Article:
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    Frustrated Spouses Keep Trying to Get Around This Porn-Blocking App

    Written by

    Rachel Pick

    Contributor

    Photo: Shutterstock

    There are few worse things I can imagine than your parents or spouse receiving periodic access to your web browsing history. Even if you have nothing specific to hide, your browser history can be intensely personal and has the potential for all kinds of embarrassment. It’s the closest someone could come to reading your thoughts.

    Yet that is the exact purpose of the app Covenant Eyes.

    Covenant Eyes was created by evangelical Christians, and is designed to minimize all the temptations the web has to offer—specifically, porn. For $10 a month, you can get an Internet Accountability report sent to your spouse, a friend, or anyone who would understand your struggles with erotic desire. This report is customizable, so you can set it to only report what times you went online, or the most “highly mature” sites you visited. (The website provides a sample report.)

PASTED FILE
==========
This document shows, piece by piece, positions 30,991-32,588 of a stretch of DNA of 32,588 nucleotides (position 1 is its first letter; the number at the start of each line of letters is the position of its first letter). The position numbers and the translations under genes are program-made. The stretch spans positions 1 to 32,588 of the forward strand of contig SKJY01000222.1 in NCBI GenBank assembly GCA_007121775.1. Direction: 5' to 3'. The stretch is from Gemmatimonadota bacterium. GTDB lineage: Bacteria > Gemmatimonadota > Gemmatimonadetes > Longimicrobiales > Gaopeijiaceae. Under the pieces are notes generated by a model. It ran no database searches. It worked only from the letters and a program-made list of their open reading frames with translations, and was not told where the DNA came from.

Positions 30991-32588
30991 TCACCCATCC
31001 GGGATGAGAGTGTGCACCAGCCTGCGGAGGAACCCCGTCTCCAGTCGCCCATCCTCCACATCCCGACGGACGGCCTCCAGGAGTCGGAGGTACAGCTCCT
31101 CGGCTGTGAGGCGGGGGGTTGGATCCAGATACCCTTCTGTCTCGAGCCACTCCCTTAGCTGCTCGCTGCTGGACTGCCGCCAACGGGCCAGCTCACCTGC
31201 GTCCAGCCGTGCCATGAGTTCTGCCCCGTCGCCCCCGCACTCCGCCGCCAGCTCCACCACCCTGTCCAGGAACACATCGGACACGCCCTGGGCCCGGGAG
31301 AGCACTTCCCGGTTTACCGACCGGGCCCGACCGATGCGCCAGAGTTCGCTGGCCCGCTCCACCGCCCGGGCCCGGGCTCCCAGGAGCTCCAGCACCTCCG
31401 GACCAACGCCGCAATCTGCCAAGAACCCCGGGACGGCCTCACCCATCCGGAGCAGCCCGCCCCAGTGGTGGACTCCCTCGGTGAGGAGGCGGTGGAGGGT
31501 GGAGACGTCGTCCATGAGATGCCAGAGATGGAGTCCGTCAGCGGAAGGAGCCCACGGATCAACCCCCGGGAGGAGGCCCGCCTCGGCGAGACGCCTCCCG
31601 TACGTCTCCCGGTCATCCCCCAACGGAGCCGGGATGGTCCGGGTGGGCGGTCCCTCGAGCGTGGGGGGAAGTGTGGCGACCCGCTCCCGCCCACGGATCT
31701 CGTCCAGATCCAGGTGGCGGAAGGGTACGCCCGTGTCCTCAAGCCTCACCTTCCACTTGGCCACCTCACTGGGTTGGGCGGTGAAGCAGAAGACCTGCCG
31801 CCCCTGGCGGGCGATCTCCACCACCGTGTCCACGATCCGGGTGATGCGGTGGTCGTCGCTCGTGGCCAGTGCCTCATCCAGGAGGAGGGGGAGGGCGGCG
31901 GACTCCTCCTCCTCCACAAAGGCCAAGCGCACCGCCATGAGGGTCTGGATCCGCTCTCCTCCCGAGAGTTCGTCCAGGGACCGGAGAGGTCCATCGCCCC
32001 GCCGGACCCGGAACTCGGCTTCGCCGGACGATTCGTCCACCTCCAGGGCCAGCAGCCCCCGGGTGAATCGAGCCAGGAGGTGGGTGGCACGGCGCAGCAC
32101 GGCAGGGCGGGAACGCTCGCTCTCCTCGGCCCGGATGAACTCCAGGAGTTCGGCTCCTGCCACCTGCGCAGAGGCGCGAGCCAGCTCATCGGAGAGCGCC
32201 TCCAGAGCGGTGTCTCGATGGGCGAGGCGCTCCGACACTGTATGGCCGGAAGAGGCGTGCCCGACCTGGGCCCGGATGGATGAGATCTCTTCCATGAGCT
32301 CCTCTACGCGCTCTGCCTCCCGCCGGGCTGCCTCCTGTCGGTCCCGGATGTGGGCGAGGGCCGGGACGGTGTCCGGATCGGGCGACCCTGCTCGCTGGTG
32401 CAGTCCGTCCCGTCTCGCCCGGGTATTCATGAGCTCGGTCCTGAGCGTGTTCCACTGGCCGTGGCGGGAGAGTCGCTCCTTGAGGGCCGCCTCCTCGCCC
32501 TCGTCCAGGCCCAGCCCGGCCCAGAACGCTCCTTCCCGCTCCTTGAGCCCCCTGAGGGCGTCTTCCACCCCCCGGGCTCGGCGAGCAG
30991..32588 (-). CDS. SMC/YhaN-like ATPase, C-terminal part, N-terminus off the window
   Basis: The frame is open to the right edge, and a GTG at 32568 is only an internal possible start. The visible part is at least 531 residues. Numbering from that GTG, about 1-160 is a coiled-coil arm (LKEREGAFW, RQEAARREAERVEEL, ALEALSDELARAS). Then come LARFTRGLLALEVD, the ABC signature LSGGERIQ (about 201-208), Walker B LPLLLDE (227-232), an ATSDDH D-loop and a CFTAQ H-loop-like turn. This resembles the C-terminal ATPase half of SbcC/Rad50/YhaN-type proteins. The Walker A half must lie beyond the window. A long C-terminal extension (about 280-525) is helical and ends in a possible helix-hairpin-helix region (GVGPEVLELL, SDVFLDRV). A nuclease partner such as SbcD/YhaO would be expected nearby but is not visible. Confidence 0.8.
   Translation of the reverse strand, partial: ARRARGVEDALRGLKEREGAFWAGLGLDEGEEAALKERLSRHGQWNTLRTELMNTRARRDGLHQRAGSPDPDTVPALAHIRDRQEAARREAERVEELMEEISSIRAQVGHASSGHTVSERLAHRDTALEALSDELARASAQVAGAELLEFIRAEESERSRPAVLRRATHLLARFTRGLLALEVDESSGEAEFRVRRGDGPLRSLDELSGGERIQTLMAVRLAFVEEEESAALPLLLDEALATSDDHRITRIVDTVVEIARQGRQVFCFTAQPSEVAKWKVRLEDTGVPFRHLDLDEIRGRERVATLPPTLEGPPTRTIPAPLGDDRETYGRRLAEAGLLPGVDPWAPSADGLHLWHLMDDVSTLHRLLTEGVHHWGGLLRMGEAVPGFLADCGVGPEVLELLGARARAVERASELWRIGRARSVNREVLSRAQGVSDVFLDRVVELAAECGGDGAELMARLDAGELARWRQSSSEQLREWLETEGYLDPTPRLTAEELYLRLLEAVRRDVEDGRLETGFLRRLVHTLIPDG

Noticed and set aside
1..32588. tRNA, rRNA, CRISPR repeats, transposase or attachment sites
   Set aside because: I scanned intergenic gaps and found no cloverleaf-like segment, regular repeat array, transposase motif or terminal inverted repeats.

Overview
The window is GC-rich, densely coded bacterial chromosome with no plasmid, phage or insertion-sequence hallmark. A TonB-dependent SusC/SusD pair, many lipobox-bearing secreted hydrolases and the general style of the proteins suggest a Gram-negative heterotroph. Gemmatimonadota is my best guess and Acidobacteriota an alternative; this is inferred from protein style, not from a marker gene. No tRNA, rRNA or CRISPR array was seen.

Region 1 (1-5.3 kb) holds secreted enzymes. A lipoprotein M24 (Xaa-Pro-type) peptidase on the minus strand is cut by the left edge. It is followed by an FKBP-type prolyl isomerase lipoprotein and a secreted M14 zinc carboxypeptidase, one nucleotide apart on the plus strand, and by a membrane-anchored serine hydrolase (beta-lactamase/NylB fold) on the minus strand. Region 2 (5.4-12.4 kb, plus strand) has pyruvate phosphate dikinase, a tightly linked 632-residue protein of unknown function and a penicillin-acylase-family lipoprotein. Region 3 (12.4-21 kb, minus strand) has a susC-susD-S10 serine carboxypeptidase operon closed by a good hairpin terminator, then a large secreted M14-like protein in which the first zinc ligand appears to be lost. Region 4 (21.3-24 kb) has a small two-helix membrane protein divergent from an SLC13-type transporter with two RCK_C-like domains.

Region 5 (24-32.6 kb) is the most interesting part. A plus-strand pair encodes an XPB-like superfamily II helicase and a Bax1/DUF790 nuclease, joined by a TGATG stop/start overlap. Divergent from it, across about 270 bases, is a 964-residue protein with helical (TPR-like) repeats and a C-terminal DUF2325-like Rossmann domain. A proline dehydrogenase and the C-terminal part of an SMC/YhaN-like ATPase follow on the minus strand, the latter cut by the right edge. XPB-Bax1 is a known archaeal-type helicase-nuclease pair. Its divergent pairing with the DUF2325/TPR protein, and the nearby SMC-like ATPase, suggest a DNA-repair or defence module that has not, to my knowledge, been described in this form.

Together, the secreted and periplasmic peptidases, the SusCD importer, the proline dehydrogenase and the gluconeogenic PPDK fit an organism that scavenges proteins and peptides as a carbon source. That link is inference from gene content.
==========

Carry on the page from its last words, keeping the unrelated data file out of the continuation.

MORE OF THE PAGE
You can also add filtering services to your account. One person, designated the “Filter Guardian,” chooses an age-appropriate level of internet restriction for family members, and Covenant Eyes blocks domains they deem unacceptable. As the website notes, “Any attempts to get past the Filter will appear on the Accountability Report, which allows those moments of weakness to be discussed.”

    In case that’s not enough to keep you in check, the app also provides a “Panic Button” you can hit when you’re in crisis and worrying you might give in to temptation. This effectively shuts down all web access until you call Covenant Eyes personally, and ask them to reinstate your connection—after you confess to them that you wanted to look at porn.